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Who Left Those Old Components in My New Database???

Recently a client requested some new transactional replication publications on a relatively new pre-production server.  The client has plenty of transactional and snapshot replication in their environment, including two other publications on this instance already, so this was just adding more to the existing pile.

Piece of cake, right?

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I went through the new Publication Wizard (Shoot me - it is often the easiest way to handle a new "normal" publication) but this time I was greeted with a pair of errors:


Synonym 'dbo.MSreplication_subscriptions' refers to an invalid object.(Microsoft SQL Server, Error: 5313)


Object Reference not set to an instance of an object, (ConfigureDistWizard)

Um...OK...

My first instinct was that something was broken with the tools on the existing server - I RDP'ed to a different client server, and received the same errors when trying to create a publication for this server.

Hmm...

I have had experiences before where the REPL wizards just don't work (such as creating subscriptions to a higher version publication) so I said, "FINE, I'll just use the code!"

...but the sp_addpublication query threw me the same problem.

https://cdn.meme.am/cache/instances/folder61/250x250/71896061.jpg

At this point I figured that something must have been wrong with the replication components themselves - the server was new and not *really* production yet so maybe something had been fouled at setup.
***NOTE*** - I did *not* take the one step I should have at this point - since there were existing publications on a different user database, I should have paused and considered what was wrong with *this particular database* rather than with the instance at large - it would have saved us roughly 24 hours.
I advised the client I would script out the two existing publications and then completely disable and re-enable publishing and distribution on the instance and try again.

No good...

At this point the client suggested blowing away the VM and setting it up again - I could take backups of the existing user databases and restore them after they recreated the VM from scratch.  I told them  I could continue to investigate but they decided to go ahead with the rebuild.

Fast forward to the next day...

http://fandompodcast.com/wp-content/uploads/2016/01/tune-in-tomorrow.jpg

Even after the server rebuild, I found that the problem with the Publication Wizard still existed!  More than a little research found that it was due to the particular database still having some old replication components in it – older than the current version and therefore not cleaned up when I tried running sp_removedbreplication across the user databases to try to restart replication setup from scratch.  Since the problem was in one of the user databases it still existed after the rebuild since we just restored the old databases onto the new server!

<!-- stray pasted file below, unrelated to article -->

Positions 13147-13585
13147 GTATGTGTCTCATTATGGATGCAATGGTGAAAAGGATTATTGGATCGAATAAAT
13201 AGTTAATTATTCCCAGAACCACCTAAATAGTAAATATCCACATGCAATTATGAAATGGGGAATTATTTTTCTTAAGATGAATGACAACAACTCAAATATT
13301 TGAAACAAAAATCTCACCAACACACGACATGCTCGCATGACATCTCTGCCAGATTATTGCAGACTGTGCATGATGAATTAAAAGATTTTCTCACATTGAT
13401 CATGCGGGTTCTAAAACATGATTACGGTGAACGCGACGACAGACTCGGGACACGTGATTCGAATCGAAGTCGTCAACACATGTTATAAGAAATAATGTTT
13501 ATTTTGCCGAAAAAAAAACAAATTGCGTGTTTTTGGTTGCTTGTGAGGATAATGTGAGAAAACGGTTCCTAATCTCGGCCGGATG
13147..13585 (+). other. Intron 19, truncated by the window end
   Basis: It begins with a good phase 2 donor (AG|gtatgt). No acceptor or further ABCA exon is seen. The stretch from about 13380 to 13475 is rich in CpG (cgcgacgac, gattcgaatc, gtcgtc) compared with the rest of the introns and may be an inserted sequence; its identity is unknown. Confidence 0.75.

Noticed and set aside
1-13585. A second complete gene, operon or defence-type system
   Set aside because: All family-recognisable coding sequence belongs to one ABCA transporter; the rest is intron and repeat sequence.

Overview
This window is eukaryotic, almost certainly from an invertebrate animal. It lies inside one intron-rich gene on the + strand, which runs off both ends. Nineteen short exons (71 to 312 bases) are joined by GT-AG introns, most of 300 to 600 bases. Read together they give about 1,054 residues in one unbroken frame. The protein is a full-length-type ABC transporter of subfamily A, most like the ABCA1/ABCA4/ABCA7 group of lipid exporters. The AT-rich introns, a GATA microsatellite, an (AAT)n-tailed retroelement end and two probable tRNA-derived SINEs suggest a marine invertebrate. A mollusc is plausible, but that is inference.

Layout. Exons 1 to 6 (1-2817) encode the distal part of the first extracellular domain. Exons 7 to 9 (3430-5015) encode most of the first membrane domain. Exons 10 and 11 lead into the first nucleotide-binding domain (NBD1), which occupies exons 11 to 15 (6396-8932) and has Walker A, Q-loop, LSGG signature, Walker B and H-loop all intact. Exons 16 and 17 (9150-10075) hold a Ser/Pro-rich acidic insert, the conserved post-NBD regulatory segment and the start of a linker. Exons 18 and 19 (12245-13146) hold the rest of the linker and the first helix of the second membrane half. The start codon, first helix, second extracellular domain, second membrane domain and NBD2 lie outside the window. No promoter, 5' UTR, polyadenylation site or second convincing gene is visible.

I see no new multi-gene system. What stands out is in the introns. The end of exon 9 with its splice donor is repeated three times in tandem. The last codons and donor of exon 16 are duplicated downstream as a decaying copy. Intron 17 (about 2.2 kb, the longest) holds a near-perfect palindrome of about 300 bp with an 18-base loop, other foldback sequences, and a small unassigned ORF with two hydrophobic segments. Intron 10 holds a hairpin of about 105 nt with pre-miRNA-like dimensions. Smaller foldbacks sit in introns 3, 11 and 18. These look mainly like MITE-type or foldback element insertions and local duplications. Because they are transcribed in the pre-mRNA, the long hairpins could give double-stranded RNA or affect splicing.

I found the source of the problem (the old components) via the methodology described here http://willtonic.blogspot.com/2012/03/sql-2005-sp4-and-msreplicationsubscript.htmland then mitigated it by renaming the two offending objects:

--

USE <dbname>
GO

EXEC sp_rename 'MSreplication_subscriptions', 'MSreplication_subscriptions_old'
GO

EXEC sp_rename 'MSsubscription_agents', 'MSsubscription_agents_old'
GO

--

This resolved the issue and allowed the New Publication Wizard to move forward. 

In the post-mortem, we found that the impacted database had originally been provided by a vendor and that it almost certainly had been migrated from an older version of SQL Server, hence the old components.

--

I want to draw attention to the fact that the blog post I referenced above doesn't have anything to do with errors in the replication New Publication wizard.  It discusses a "bug" in SQL Server 2005 the author encountered while trying to apply a 2005 service pack.  I found this post simply by spreading my search criteria from my specific error of "Synonym 'dbo.MSreplication_subscriptions' refers to an invalid object" down to simply "dbo.MSreplication_subscriptions error"

When troubleshooting (and searching for information online in general), never discount something simply because it doesn't match your specific situation.  You may find as in this case that there is some shared underlying problem that caused a certain set of symptoms for you but had manifest as a different yet similar set of symptoms for someone else.  If you are looking for a specific error or message and not finding anything, cast your net a little wider by reducing your criteria - always start with your specific message, but if you don't get anything useful try again, and instead of searching for "Really Long Error Message about this Object and Some Other Stuff" look instead for "<object> <other stuff> error/warning/whatever"

As always, proceed with caution, but this is true even when you *do* find a blog post/newsgroup post/Connect item/etc. that *does* exactly match your situation - just because renaming an index fixed Error 123456 for someone else doesn't necessarily mean it will for you - always consider the potential impact of any course of action *before* deploying it anywhere, even to Dev/Test.

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Hope this helps!




Nebraska SQL from @DBA_ANDY

I’m a forty-something Microsoft SQL Server DBA of 15+ years, a devoted husband, and a father of three young boys. I have been a DBA at a public university, at a major bank, at a healthcare system, and I now work as a remote DBA with customers across the United States. I write and speak primarily about the tips and tricks that I discover along my SQL Server journey.

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